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Minnesota Vikings offensive coordinator Gary Kubiak is now the former offensive coordinator. The Super Bowl champion head coach with the 2015 Denver Broncos is retiring for the second time in five years – this time with presumed permanence.  

Vikings head coach Mike Zimmer will now forage for his sixth offensive coordinator in eight years.

Kubiak succeeded Kevin Stefanski – who is on the cusp of winning the NFL’s Coach of the Year honor with Cleveland Browns – about one year ago. He accompanied Stefanski in a mysterious role as assistant head coach while most of the time onlookers perceived him as a co-offensive coordinator. Some even hypothesized that Kubiak was the puppet master.  

The Vikings 2020 season becomes a swan song for John Elway’s former backup. Kubiak, 59, led Minnesota’s offense to its third-best points-scored total in franchise history. Only the 1998 and 2009 Vikings scored more points than the 2020 team. And, his offense was efficient. Doors were not blown off opposing defense from a yards-gained perspective (11th in the NFL), but Kirk Cousins and his playmakers were ultra-effective in redzone situations. It’s how they tabulated 430 points. 

Apprehension engulfs Kubiak’s retirement. Zimmer is lumped in with a narrative that proclaims the longtime Vikings skipper is difficult to work with – even though three out of the five preceding offensive coordinator departures are attributable to head-coach promotion or retirement.  

There is also fear that the offense will “take a while” to coagulate this September. The latter is a fair concern as memories of 2018 remain fresh. The offensive coordinator during that campaign, John DeFilippo, never gained his footing with Zimmer and was terminated midseason. 

But the team’s signal-caller, Kirk Cousins, will thrive – again – and here’s why.

Consistency Despite Change

Cousins is not universally heralded as an upper-echelon quarterback. One can type his name into Twitter’s main search field and subsequently find insults and jokes galore. Cousins never propped up the Washington Football Team on a sexy win-loss record, so a talking point was conjured that “Cousins ain’t it.”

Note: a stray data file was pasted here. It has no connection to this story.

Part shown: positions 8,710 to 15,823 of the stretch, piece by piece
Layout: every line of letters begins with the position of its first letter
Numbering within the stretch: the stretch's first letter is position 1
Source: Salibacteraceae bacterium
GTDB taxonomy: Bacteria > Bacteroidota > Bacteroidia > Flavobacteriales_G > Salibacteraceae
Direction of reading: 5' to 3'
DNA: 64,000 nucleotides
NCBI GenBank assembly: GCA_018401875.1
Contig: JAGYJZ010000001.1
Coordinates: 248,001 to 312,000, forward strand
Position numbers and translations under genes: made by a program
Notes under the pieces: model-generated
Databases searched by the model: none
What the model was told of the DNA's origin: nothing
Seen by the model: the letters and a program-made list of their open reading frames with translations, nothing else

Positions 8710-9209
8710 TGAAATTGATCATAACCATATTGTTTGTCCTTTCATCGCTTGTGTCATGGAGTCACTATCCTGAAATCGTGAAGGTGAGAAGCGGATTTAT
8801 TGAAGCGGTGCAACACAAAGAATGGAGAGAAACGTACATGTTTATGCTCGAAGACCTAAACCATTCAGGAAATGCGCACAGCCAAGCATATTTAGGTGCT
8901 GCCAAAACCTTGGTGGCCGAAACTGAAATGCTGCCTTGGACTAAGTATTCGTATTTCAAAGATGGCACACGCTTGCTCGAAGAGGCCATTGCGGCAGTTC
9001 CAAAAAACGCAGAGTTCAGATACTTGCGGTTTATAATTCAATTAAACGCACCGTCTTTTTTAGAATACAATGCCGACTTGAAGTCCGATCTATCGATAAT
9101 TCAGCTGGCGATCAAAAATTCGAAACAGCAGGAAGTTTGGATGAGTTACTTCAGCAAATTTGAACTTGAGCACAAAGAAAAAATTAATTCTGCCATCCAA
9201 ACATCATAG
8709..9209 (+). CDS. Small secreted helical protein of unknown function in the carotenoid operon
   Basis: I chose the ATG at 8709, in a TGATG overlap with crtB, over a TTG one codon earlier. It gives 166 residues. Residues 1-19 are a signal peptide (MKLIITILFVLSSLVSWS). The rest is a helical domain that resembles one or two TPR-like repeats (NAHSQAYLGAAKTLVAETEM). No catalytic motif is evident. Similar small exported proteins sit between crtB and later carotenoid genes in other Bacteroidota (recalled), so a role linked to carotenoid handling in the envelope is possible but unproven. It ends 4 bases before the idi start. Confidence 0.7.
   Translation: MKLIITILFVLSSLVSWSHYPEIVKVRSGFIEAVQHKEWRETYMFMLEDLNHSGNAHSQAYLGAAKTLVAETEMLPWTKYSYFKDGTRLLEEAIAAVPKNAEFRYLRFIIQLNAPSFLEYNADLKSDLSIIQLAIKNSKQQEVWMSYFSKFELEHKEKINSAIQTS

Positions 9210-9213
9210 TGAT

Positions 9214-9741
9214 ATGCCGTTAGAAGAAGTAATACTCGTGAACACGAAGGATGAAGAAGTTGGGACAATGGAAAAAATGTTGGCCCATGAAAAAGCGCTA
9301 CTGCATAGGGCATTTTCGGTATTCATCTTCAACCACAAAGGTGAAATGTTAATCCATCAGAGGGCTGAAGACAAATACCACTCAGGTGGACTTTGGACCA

In an examination of his numbers, however, Cousins “is it.” In the last five seasons, he has tossed more completions north of 25 yards than anyone in the NFL. Yes, the man that is coined a “dink and dunk” merchant tops the NFL in completions over 25 yards. Strange.

The 32-year-old also authors stellar seasons each year. He didn’t spring up one season, excel, and collapse into mediocrity. Annually, Cousins does basically the same thing – a statline in the ballpark of 3,800-4,200 passing yards and 25-35 touchdowns. Still, that is called “pedestrian.”

Cousins is the only quarterback in the NFL to throw 25 or more touchdown passes in every season since 2015. That is six straight years of consistent output. No one else has matched this metric. 

Ergo, Cousins will not whimsically forget his skill set because a new offensive coordinator arrived – especially if that new man is the son of the former one.

OC Turnover Habitual for Cousins

For Cousins, change is constant. 

The Daily Norseman‘s Eric Thompson exhumed the history of Cousins and his offensive coordinators:

Since Sean McVay took the big job with Los Angeles Rams, a different offensive coordinator each season is normal. It would be bizarre for Cousins to have the same offensive coordinatorsuccessively if history is a reasonable indicator. 

So, the aforementioned production – particularly the touchdown passes – keeps occurring no matter the offensive system on the menu. There are no outlying seasons on Cousins’ resume to prognosticate a plunge. Instead, the emphasis should lie with optimistic possibility. If Cousins can throw 27 touchdowns passes in his sleep, perhaps a different play-caller can nudge that to 35+ annually. 

The scary what-if need not be accentuated with Cousins.

New OC Won’t Rock the Boat

Kubiak’s replacement will likely be the man he created on a May evening in 1986. Klint Kubiak, son of Gary, is the frontrunner to replace his father. Klint’s first stint with the Vikings dawned in 2013, long before Gary had anything at all to do with the Vikings. He, the son, later joined Gary in Denver for a while before returning to the Vikings with his old man in 2019. 

The probable transaction will have an aroma of nepotism. It’s a rational observation, chiefly because nepotistic dealing permeates the NFL’s coaching ranks.  Remember, though, Klint garnered the interest of the Vikings six years before Gary joined the organization.

If Minnesota swerves and hires a non-Klint, it will not be an offensive coordinator that fancies an Air Raid scheme or something trendy. Zimmer has spoken straightforwardly of building on the success of the 2020 offense. His next move will adhere to this sentiment. 

But no matter the decision on offensive coordinator – Cousins will be Cousins. 3,500+ passing yards and 25+ touchdowns. Clockwork.

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